Our noble director sent me the link to the article that I want to tell you about today, but included a note which I found profound, and thought-provoking, so let me quote what Ken said: “Australians are known for their weakness when trade deals are done. You can imagine China declining to buy, for instance, our beef, because we have done something not within their approval. It could be un-related like killing kangaroos etc. BUT we would never use our commodities sold to China as a bargaining point over, say their illegal South-China sea activity. Underneath most problems we find the lack of adequate finance to over-ride most decisions. We tolerate any negative things like mines threatening underground water, as long as the mine delivers something to export for more dollars!!” And that is so true, indicating that unless a nation strives for financial and economic self-reliance, it is doomed to dependency and being at the mercy of the rest of the world, which is really just another definition of globalism. Here is an extract by Adam Ni, on the challenges of China:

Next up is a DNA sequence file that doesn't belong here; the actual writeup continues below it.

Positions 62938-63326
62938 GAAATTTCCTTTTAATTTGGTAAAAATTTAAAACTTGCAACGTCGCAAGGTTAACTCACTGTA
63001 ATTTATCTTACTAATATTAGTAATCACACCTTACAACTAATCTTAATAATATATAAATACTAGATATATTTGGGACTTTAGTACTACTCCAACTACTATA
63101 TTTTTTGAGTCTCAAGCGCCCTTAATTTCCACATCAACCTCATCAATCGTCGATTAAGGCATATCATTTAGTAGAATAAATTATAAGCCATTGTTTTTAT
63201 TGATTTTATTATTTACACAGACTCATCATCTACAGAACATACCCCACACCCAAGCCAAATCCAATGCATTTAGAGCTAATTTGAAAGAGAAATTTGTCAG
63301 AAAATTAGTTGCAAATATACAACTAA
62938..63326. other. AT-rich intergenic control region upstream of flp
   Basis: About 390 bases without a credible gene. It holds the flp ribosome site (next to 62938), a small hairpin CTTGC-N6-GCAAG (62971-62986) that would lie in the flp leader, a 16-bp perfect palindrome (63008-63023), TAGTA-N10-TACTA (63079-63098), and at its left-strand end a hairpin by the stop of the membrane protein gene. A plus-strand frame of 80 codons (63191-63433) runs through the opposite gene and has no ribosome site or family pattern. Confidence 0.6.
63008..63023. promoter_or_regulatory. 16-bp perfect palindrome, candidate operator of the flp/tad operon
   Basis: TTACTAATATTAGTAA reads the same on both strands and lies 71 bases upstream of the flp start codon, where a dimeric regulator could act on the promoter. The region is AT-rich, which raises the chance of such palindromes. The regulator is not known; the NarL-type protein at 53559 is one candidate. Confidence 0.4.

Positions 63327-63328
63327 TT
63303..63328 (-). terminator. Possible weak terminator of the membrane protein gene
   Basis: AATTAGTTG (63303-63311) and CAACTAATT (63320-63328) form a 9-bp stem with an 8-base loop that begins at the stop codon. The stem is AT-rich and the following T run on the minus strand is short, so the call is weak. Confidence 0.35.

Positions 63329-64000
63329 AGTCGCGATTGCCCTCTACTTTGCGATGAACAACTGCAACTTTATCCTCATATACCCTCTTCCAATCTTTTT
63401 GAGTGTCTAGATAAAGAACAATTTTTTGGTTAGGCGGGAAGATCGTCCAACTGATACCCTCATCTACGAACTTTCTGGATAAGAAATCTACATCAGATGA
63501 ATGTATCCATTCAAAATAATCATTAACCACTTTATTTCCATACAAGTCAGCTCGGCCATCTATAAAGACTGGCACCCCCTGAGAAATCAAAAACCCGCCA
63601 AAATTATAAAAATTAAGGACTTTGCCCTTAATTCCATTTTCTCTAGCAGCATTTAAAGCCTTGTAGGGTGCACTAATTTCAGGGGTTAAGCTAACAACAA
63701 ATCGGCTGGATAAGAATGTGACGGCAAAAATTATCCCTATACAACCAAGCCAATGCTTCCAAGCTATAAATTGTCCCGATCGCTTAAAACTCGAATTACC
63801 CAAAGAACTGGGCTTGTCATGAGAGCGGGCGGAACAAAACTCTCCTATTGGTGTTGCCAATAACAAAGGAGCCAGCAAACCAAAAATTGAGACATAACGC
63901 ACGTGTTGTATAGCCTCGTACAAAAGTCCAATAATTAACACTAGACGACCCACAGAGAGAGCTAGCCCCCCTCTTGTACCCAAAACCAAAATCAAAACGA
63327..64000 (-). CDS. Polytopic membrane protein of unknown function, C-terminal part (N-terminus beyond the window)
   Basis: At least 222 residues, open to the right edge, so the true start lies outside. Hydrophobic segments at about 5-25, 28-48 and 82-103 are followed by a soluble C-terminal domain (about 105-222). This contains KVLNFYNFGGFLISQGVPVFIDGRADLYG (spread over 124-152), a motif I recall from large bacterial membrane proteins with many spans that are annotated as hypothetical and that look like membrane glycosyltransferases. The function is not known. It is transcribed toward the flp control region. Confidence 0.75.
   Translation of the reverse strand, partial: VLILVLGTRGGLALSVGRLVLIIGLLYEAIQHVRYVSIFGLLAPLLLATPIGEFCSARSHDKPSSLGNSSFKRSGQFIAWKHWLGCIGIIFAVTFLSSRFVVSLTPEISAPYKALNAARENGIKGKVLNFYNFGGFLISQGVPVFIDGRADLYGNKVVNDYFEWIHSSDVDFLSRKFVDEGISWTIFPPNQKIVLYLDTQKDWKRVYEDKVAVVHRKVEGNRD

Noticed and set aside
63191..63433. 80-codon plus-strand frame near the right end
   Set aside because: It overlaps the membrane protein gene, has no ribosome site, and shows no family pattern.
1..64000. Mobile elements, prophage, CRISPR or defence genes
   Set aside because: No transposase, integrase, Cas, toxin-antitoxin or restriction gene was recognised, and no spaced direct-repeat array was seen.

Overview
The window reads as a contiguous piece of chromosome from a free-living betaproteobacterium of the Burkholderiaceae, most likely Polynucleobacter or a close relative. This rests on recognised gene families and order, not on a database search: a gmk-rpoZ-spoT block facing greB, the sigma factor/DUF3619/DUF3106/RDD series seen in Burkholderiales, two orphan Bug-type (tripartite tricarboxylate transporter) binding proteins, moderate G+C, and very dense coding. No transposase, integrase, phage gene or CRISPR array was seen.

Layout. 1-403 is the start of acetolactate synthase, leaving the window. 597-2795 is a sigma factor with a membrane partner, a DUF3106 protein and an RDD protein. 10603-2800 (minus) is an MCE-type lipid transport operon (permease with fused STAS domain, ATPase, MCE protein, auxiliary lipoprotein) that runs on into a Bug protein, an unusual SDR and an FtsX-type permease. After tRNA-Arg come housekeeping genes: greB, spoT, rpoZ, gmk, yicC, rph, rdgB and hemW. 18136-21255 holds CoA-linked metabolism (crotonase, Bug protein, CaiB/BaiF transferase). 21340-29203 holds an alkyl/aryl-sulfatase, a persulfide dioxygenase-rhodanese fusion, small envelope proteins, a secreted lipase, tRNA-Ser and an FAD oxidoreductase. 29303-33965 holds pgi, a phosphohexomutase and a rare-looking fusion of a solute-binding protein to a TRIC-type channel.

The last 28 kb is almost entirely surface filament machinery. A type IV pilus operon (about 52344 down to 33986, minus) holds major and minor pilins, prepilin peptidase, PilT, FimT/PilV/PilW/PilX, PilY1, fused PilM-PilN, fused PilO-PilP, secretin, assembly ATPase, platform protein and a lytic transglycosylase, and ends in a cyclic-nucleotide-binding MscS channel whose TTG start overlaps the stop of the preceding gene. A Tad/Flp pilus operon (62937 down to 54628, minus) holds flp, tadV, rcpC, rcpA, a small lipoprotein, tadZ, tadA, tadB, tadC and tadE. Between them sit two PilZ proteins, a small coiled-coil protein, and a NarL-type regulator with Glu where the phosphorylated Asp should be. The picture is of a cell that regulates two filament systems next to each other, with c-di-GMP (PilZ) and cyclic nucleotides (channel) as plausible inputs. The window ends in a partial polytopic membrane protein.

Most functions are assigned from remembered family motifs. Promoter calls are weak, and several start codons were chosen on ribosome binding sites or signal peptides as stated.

“The truth is, for too long, Australian elites have turned a blind eye to the challenges posed by China’s rise. Many of our political, business, and community leaders have developed cozy and profitable relations with the Chinese party-state. For too long, our elites have benefited from China’s economic rise without properly preparing the Australian public for the long-term challenges posed by an increasingly powerful authoritarian Middle Kingdom. There is no doubt that Australia needs to engage China on trade, investment, connectivity, security, and a raft of regional and international issues. But there is an urgent need to rethink our current modus operandi and recalibrate Australia’s approach to China. Of course, this process has been underway for some time. The bipartisan support for foreign interference laws and the decision to exclude Huawei and ZTE from the building of Australia’s 5G network highlight Australian concerns about China’s influence. However, I would argue that a deeper rethink is needed if we are to prepare Australia for a future in our corner of the world with an increasingly powerful China with vastly different political institutions and values.